Lesson No. 3: Ecosystems Prove Out Value – Just Ask Virgin
“[Through Virgin’s proposed hyperloop technology], three massive freight logistics hubs – Columbus, Ohio, Chicago, and Pittsburgh – can now be easily connected with high-volume, low-weight freight being shipped in a fraction of the time it would take to transport via conventional methods. This is when it gets interesting. This is when the long arm of business starts to translate risky technology into ecosystem expansion and value.”
Ecosystems are a great mechanism for expansion, augmentation, and discovery of new models and revenue opportunities. To hurdle crippling regulatory slowdowns and layers of red tape that would be associated with moving humans in its high-speed hyperloop technology, Virgin is leveraging the already-established ecosystem of freight logistics to prove out the idea and optimize the results. The company improves its chance of hyperloop success by leveraging B2B integration processes of traditional supply chains without disrupting traditional supply chains.
Lesson No. 4: Ecosystems Provide a Wider Lens – Just Ask Uber
“Uber didn’t disrupt taxis – instead, they disrupted the process of how you order and how you pay for these rides. They also disrupted who gets to drive and what vehicles are permitted. It was the massive disruption of the norms associated with multiple business processes that propelled Uber and Lyft.”
In any market, there are processes that drive business and the behaviors of those participating in that ecosystem. Disruption is about challenging the status quo and providing a different alternative, and the popular ride-sharing apps took a swing at the long-standing, highly regulated ecosystems that were taxicabs. But the founders of Uber and Lyft (and companies like Netflix and Amazon) didn’t sit around thinking about how to disrupt. They looked at business processes that were established norms through a wider lens and sought ways to improve them.
Lesson No. 5: It’s OK to Leverage Your Ecosystem – Just Ask How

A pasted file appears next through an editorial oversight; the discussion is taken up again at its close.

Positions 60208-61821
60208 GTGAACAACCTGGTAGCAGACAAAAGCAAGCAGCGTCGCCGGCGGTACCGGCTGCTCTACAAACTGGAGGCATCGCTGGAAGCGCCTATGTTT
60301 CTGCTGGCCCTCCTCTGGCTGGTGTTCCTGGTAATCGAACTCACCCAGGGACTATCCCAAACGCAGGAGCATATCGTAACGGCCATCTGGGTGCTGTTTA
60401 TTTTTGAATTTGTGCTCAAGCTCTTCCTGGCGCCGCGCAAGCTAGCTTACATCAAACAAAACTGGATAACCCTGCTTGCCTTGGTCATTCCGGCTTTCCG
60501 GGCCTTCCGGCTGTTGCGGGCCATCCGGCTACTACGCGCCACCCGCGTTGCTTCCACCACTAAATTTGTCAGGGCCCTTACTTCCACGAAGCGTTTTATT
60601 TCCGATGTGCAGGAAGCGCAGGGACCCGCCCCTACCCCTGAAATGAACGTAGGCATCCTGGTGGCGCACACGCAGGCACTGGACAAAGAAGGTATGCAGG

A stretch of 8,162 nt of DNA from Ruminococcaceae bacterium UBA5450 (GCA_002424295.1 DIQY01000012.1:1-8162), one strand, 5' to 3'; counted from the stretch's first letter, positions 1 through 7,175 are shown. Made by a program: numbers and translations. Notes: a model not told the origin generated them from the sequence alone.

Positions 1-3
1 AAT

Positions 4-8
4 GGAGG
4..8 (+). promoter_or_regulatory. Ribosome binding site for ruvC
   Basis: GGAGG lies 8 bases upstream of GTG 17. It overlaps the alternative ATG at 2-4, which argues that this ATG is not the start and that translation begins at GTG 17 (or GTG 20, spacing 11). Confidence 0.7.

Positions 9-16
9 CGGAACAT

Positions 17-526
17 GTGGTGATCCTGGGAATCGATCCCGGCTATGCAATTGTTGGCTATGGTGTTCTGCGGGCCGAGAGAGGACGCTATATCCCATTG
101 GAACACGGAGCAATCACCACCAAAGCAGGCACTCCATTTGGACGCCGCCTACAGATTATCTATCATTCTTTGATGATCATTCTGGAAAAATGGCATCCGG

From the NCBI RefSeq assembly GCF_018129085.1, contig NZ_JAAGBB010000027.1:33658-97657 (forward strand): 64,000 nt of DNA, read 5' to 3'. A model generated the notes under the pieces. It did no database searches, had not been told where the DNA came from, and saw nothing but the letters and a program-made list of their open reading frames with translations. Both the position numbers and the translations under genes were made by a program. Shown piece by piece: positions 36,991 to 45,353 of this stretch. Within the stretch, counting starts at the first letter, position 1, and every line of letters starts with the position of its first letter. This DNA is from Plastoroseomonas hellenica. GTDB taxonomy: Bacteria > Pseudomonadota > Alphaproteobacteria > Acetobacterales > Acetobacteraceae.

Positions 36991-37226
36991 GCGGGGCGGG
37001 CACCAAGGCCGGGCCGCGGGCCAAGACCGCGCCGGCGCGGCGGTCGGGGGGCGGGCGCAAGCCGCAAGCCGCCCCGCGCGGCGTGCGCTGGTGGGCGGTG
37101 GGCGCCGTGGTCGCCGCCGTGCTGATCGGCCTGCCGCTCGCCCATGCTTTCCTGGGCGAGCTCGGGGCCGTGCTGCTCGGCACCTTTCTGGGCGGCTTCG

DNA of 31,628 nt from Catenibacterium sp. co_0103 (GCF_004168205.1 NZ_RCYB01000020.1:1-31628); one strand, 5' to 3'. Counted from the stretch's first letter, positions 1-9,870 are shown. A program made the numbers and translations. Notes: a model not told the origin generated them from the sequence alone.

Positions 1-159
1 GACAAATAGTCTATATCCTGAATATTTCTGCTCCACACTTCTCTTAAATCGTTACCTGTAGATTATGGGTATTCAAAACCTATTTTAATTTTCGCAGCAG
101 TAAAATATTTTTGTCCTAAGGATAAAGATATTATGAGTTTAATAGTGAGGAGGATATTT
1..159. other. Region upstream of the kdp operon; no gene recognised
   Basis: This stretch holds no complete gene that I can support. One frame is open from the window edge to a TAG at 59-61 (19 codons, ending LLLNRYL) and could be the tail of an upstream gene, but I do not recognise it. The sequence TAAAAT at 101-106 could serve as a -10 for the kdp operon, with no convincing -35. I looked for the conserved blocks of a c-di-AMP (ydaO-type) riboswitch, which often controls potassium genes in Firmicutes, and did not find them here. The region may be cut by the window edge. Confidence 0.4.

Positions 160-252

“Trust me. You don’t want the enhancements that ecosystem integration will bring your business. And forget about the ability to accelerate growth, launch new revenue streams, and create new value for your customers through ecosystem integration capabilities. You’ll be fine without these clear competitive advantages. These are not the strategies you are looking for.”
If you don’t want to accelerate partner onboarding, deploy new services, or provide increased value for your customers, there’s nothing to see here. But if you’re ready to challenge the way you’ve always done business and evolve how you participate in your ecosystem – and disrupt the “established norms” of your business or industry – then you’ve come to the right place. Ecosystem integration will help you understand how your customers use your products and services, how you can better support them in those interactions, and how to leverage those insights to create new value for your business.
About Frank Kenney
A former Gartner analyst and current market evangelist and strategy director, Frank Kenney is widely credited as the creator of the term managed file transfer (MFT) and was the first to write about and discuss its modern architecture, platform, and use cases. Previously, Frank served more than 10 years as a research director at Gartner, where he defined the MFT, B2B gateway, SOA governance, and cloud service brokerage (CSB) markets.